“Facebook fatigue” is real. To combat it PR pros must make social content less marketing-speak and more engaging, according to Christine de la Huerta, VP at rbb Public Relations and team leader of Digital Park, the agency’s digital and social media division. “Learn what your audience wants and deliver it in a way that they want it,” she says.
De la Huerta will expand on this topic as a presenter at PR News’ One-Day Boot Camp for Emerging PR Stars on March 18 in Miami, Fla. PR News recently caught up with de la Huerta to discuss social engagement and the best social platforms for PR execs.
PR News: There was a recent study that said "Facebook fatigue" was growing among social media users. Do you think this is a problem and what can communicators do to combat it?
Christine de la Huerta: I think it is a problem. Facebook is becoming more versatile and intelligent for marketers but more burdensome for users. As communicators, it's our job to make our content less sales-oriented and more about adding actual value for audiences so they don't gloss over our content. Learn what your audience wants and deliver it in a way that they want it—whether that's entertainment, access, exclusive offers or even a dialog that is giving more importance to what the customer says about your brand than what your brand says about itself. Simply stated: Put customers first.
PR News: What's one social platform. besides Twitter, Facebook, Pinterest and YouTube, that PR pros should take a look at, and why?
De la Huerta: One? I have to pick two—one for consumer brands and one for B2B. Instagram is exploding, especially with the younger demographic. Brands cannot underestimate the importance of visuals in content marketing, as research consistently shows greater levels of engagement through visual content. In January, Instagram announced it had 90 million monthly active users. The company also reported that their site is seeing 575 likes per second and 81 comments per second. With such frequent and engaged use, communicators must take notice.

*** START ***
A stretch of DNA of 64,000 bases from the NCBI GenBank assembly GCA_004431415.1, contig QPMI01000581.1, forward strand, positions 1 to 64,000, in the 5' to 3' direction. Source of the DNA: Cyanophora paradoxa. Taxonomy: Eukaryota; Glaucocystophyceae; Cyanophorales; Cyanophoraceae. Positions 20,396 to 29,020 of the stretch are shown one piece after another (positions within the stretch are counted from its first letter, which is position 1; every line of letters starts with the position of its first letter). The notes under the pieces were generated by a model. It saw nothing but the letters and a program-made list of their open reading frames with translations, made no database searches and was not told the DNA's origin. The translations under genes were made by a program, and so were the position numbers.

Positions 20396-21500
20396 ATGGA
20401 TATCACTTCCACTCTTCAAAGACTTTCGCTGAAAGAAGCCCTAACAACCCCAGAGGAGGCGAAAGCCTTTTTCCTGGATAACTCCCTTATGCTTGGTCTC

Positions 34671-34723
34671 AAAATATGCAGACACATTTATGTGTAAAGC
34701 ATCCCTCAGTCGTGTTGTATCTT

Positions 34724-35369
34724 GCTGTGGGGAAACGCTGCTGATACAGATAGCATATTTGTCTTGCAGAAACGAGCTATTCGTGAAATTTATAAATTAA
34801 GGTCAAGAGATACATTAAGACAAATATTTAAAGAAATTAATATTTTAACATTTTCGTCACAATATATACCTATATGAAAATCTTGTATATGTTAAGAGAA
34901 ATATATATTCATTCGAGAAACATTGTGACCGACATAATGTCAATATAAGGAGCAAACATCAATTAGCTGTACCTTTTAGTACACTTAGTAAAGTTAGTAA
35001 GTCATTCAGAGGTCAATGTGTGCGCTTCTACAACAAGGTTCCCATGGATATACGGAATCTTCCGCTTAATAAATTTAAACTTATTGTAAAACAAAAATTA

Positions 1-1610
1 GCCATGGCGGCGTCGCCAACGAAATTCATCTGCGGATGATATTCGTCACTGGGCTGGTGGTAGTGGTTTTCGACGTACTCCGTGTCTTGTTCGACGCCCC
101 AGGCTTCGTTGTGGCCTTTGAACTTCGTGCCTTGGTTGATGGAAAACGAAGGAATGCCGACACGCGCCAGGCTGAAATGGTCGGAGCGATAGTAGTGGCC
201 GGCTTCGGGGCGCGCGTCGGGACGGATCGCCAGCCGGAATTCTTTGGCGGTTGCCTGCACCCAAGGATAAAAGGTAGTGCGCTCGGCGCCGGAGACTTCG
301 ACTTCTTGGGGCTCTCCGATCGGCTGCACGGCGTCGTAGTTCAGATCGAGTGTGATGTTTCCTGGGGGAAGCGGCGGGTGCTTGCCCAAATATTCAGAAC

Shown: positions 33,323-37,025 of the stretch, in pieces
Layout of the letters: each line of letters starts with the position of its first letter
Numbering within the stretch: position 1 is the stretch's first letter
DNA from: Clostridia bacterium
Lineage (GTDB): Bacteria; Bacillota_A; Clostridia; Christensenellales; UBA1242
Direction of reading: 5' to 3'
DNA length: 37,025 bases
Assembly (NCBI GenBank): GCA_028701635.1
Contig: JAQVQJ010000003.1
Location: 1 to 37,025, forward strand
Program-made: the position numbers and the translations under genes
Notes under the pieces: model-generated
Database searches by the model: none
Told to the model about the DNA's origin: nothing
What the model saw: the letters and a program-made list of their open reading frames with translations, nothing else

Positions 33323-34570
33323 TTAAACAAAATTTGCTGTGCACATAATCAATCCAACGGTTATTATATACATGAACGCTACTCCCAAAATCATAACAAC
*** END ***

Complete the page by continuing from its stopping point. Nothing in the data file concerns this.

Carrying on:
LinkedIn is another [social paltform] not to overlook. LinkedIn is the most powerful social site for driving B2B sales, and it’s worth noting that LinkedIn profiles and company pages rank high on search engines. A quarter of Fortune 500 CEOs are on LinkedIn, and less than 8% are on Facebook. The network offers many paid solutions for communicators that remain largely untapped. For rbb, it’s becoming a staple in our B2B programs.
PR News: What's one social media metric that you have used for a client that's a bit different from more traditional metrics?
De la Huerta: I choose quality over quantity. At rbb, we measure impressions but also reactions. The fact that someone "saw" my message is not as important to me as what he or she did with it. So we look at all reactions across platforms: likes, comments, shares, tweets, retweets, re-pins. These tell us more about how engaged our audience is, in addition to how many eyeballs we reached. A combined study by BuzzFeed and StumbleUpon found that stories go viral when lots of people engage with their normal-sized circles to share content. Thus, reactions are important because, as we measure, we can see what kind of content elicits a response and what content doesn’t, and adjust accordingly for the greatest impact.
PR News: What's the one piece of advice you'll be giving our audience of young PR pros attending the Bootcamp?
De la Huerta: That social media is a key ingredient of PR today. It's not optional. Social media has amplified the customer's voice, in conversations about brands that have the potential to reach further and faster than ever before. As communications professionals, it behooves us to listen and be part of those conversations, or miss valuable opportunities for message delivery and engagement.
(Christine de la Huerta will be taking part in the "Social Media: How to Build Brands, Find Followers and Attract Fans" session at the PR News’ One-Day Boot Camp for Emerging PR Stars on March 18 in Miami, Fla.)
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